Those halcyon days of ornithological expeditions to remote, undocumented locations are alive and well … as we can attest. We first began wading through mud, mosquitoes and spiny vine-thickets in our efforts to explore New Guinea as long ago as 1964 (JMD) and 1977 (KDB). New Guinea harbors one of the world’s most spectacular avifaunas – think Birds of Paradise. All in a landscape still covered in vast areas of primordial forest surmounted by hugely rugged mountains and even the odd tropical glacier.
Our fieldwork has focused primarily on New Guinea’s outlying mountain ranges. Ten such ranges of varying height and extent, detached from New Guinea’s central cordillera, occur along the island’s northern reaches. As of 1964, only half had been ornithologically explored. The other five were remote and difficult to reach overland, three of them so remote that it would have been impossible to reach the summits except by helicopter, and even the locations and elevations of their highest peaks were unknown. Such islands in the sky represent an ideal situation for studying species distributions over isolated patches of habitat: why some species are much better colonists (present on more isolated patches) than other species. JMD began exploring the unexplored outliers in 1966, and we began exploring them together in 1990. We have now explored all ten (1, 2, 3, 4).
Each site presents its own special challenges in terms of access and surveying. While local people clearly know the birds of the area, we were the first professional western biologists, let alone ornithologists, to explore the Van Rees and Kumawa mountains, and possibly the first humans to set foot on their summits, such is their extreme remoteness. Organizing the logistics for such expeditions is ‘interesting’. Despite our considerable experience, there is no planning for your helicopter pilot forgetting to pick you up after five weeks in the wilderness, at a site from which it would be impossible to walk out!
Our studies in the uplands of the Kumawas (3) discovered several undescribed taxa. However, our field methods focus on observation and sound-recording, so determination of their taxonomic status will have to await future sample collection.
Our studies of the Adelberts (2001, 2002, 2004, and 2006) in particular (see March Bull BOC) addressed the paradox of their harboring one of New Guinea’s most “spectacular, surprising, distinctive, and beautiful discoveries of modern New Guinea ornithology: Fire-maned Bowerbird Sericulus aureus.” Paradoxical, because ironically not a single other endemic species, and only a couple of undistinctive endemic subspecies, have been found in these mountains.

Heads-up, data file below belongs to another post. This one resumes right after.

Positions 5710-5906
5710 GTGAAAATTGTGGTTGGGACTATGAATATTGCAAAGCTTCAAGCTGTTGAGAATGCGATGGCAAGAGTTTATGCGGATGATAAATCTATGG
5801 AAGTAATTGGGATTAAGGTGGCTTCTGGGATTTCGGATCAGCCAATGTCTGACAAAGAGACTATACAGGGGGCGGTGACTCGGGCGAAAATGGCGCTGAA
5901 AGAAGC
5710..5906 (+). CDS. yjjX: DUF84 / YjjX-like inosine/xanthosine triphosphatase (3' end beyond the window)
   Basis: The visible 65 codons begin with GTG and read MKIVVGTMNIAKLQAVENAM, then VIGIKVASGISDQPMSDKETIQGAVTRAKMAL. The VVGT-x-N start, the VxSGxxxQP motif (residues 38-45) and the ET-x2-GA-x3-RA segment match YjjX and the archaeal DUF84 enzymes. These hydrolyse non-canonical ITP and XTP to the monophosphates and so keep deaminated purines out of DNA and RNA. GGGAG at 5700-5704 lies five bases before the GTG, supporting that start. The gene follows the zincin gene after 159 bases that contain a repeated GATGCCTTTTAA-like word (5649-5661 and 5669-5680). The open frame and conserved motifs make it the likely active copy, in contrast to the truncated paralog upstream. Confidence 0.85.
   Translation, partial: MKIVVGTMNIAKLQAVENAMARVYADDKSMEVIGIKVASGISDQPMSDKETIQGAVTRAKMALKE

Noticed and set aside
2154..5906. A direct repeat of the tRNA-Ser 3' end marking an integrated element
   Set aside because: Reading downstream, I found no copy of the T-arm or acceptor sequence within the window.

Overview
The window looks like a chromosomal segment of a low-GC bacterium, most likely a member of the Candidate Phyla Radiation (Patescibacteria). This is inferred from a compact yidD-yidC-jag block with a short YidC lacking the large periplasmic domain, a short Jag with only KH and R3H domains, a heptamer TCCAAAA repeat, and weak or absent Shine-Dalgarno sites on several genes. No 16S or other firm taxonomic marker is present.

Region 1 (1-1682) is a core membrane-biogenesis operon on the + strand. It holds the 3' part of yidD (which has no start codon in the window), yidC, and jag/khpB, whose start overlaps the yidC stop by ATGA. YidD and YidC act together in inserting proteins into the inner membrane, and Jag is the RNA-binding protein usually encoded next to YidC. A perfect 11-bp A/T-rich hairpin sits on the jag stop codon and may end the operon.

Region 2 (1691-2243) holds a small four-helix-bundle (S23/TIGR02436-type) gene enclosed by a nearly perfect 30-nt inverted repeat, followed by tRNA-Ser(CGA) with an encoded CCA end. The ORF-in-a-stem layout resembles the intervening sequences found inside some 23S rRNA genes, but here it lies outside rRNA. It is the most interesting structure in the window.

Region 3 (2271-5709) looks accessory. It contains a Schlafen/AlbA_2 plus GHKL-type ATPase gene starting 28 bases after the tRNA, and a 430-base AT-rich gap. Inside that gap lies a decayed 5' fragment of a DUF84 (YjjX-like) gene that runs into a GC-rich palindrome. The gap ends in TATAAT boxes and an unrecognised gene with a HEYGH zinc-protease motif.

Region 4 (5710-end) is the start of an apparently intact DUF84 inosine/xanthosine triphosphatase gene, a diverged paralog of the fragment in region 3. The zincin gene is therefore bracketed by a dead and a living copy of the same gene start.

Even by the standards of New Guinea’s generally rugged mountainous terrain, the Adelberts rank as extremely tough and difficult for travel. Our helicopter flights revealed no large flat areas; just tiny patches of land carved out for local farming. Such a rugged terrain has several consequences for ornithologists: no roads; no commercial logging – thankfully, thus the area remains largely covered in pristine forest. The terrain’s extreme difficulty and sustained warfare explain why the Adelberts remained unknown to Europeans for so long, despite their proximity to the German colonial capital of Madang – and why the discovery of the Fire-maned Bowerbird supposedly at “Madang” (actually, at medium elevations in the Adelberts) occurred so late and caused such astonishment (5).
The distinctness of this bowerbird may be due its evolution in considerable isolation from its allospecies Sericulus aureus, the Masked Bowerbird. No such allospecies occurs east of the Adelberts, and in the west it is separated from Masked Bowerbird by a wide geographic barrier (Fig. 2 March Bull BOC). Strikingly, all other Adelbert upland populations are identical or similar to upland populations nearby on the Huon and the Central Range. The easternmost record of Masked Bowerbird of which we are confident is not from the Central Range but from JMD’s collecting site of Mt. Turu in the North Coastal Range (6).
Thus, the range of Masked Bowerbird, as depicted in recent published maps of this taxon’s range, is in all likelihood incorrect. The only firm records known to us on the slopes of New Guinea’s main range are from the Weyland Mts. and Bernhard Camp. Instead, in north New Guinea the Sericulus [aureus] superspecies is much more often recorded on north New Guinea’s outlying mountains than on the north slopes of the Central Range itself. Such revelations not only have important biogeographic implications but conservation considerations too.
The pandemic aside, our New Guinea studies continue. We are as excited at the prospect of continuing to explore New Guinea as we were in our respective youths, oh so many years ago!
David Bishop (KDB) and Jared M. Diamond (JMD)
1. Beehler, B.M., Diamond, J.M., Kemps, N., Scholes, E.III, Milensky, C. & Laman, T.G. 2012. Bull. Brit. Orn. Cl. 132: 84-101.
2. Diamond, J. 1985. New distributional records and taxa from the outlying mountain ranges of Irian Jaya. Emu 85: 65-91.
3. Diamond, J. & Bishop, K.D. 2015. Avifauna of the Kumawa and Fakfak Mountains, Indonesian New Guinea. Bull. Brit. Orn. Cl. 135: 292-331.
4. Diamond, J. & Bishop, K.D. 2021. Origins of the upland avifauna of Yapen Island, New Guinea region. Bull. Brit. Orn. Cl.
5. LeCroy, M. & Diamond, J. 2017. Rollo Beck’s collection of birds in Northeast New Guinea. Amer. Mus. Novit. 3873: 1-36.
6. Diamond, J. 1969. Preliminary results of the ornithological exploration of the North Coastal Range, New Guinea. Amer. Mus. Novit. 2362: 1-57.